Antenna design and electronics/electrical tool package
In Measuring The Distance To A Shortwave Radio Station we looked at how the propagation delay in a shortwave signal can be used to estimate the distance to the station.
I ran some more tests the other day:
Below is a recording of 15 MHz, taken at 2300 UTC on December 13, 2012:
The GPS 1 PPS reference is on the top trace, and the audio from the radio is on the lower trace.
You can see the one second tick pulse from WWV in the audio, as well as two pulses from WWVH, the first (weaker) one is the normal (short) path signal, and the second one is via long path. We can confirm this is the case by converting the time delays into distance. We’ll use the same formula as in the previous article, we subtract off the 286 sample delay from the radio, multiply by 22.676 to convert the delay in samples to microseconds, then multiply by 0.186282 (the speed of light in miles per millisecond) to convert the delay into miles.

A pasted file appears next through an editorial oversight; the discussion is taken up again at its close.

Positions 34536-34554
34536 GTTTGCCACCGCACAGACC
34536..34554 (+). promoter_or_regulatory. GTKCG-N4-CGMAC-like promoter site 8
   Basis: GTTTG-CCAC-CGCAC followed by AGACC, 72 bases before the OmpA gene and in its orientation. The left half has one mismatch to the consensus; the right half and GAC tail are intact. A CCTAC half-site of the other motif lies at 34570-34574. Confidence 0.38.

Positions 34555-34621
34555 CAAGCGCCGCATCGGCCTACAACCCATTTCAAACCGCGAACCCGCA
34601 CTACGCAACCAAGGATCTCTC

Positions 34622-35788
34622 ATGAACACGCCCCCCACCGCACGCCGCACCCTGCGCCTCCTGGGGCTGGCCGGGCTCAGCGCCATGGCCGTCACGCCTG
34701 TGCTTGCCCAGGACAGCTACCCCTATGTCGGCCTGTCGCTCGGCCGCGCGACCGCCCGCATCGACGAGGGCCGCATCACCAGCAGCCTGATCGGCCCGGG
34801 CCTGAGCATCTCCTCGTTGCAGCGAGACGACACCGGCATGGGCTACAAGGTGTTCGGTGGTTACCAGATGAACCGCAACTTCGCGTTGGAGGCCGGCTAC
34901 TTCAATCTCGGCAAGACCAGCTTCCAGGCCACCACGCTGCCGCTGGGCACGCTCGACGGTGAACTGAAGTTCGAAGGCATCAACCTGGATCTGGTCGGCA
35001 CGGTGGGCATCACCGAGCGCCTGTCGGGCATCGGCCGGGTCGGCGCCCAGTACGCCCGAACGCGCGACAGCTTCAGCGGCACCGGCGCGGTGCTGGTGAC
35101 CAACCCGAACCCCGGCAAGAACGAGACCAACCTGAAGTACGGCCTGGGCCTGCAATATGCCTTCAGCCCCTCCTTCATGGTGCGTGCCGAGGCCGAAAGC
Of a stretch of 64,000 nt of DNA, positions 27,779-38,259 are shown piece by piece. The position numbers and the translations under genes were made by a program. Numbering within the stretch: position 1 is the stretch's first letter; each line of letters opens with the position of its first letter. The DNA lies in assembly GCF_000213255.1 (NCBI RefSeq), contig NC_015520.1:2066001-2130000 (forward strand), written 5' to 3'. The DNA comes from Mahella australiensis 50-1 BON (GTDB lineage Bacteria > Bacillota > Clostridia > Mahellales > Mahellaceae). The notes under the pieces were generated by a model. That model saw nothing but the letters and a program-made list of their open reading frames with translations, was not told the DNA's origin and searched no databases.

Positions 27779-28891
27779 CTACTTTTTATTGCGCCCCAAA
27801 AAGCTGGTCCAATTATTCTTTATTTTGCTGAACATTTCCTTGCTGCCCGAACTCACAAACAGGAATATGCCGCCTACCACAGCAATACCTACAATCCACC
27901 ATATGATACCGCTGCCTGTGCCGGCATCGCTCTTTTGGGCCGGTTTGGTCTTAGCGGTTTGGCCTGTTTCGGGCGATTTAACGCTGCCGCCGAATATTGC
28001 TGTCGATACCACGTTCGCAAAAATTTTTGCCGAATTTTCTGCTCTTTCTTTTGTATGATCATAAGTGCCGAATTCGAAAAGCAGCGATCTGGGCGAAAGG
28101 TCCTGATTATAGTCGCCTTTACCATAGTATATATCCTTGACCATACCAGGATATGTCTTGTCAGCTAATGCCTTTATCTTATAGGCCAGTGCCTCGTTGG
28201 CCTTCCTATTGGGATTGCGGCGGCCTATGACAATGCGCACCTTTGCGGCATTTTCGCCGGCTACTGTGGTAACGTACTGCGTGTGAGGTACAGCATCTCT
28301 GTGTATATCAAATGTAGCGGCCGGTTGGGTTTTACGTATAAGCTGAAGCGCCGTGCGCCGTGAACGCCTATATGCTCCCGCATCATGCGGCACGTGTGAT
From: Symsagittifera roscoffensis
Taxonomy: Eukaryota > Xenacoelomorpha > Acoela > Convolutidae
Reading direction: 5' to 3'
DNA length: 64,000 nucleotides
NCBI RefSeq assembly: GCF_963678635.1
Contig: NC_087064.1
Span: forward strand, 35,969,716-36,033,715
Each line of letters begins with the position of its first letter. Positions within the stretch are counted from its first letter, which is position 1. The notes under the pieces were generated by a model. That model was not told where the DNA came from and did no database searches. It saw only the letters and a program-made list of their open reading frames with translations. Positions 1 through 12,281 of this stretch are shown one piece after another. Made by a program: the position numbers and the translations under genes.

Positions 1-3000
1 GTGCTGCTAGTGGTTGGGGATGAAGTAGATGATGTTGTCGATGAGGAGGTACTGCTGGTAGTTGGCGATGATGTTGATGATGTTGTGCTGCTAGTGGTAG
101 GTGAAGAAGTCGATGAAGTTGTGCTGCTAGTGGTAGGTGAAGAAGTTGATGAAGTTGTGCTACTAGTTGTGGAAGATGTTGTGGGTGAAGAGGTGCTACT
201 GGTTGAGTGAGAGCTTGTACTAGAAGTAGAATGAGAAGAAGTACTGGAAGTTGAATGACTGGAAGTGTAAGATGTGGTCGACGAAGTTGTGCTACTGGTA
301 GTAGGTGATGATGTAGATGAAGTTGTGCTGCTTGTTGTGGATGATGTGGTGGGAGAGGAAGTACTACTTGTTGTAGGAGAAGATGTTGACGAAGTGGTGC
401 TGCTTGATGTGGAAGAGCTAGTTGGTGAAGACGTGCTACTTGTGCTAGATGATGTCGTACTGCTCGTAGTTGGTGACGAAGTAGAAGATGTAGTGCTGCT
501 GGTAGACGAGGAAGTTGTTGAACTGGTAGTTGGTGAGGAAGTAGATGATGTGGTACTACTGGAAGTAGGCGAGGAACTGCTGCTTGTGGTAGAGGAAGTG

For WWV, the measured delay from the 1 PPS pulse is 660 samples. (660-286) * 22.676 * 0.186282 = 1580 miles
For WWVH short path, the measured delay was 1516 samples: (1516-286) * 22.676 * 0.186282 = 5196 miles
For WWVH long path, the measured delay was 5080 samples: (5080-286) * 22.676 * 0.186282 = 20250 miles
The distance to WWV is 1480 miles, and to WWVH is 4743. The long path distance to WWVH is 20158 miles.
Remember, the calculated distances can be longer than the great circle distance, due to the signal making one or more (many more in the case of long path) hops between the Earth and the ionosphere. Plus, there is the experimental error.
And here is one more example, this time it is the Russian time station RMW, on 14996 kHz, recorded at 1157 UTC on December 10, 2012:
The delay was 1835 samples: (1835-286) * 22.676 * 0.186282 = 6543 miles.
The great circle distance is 4821 miles.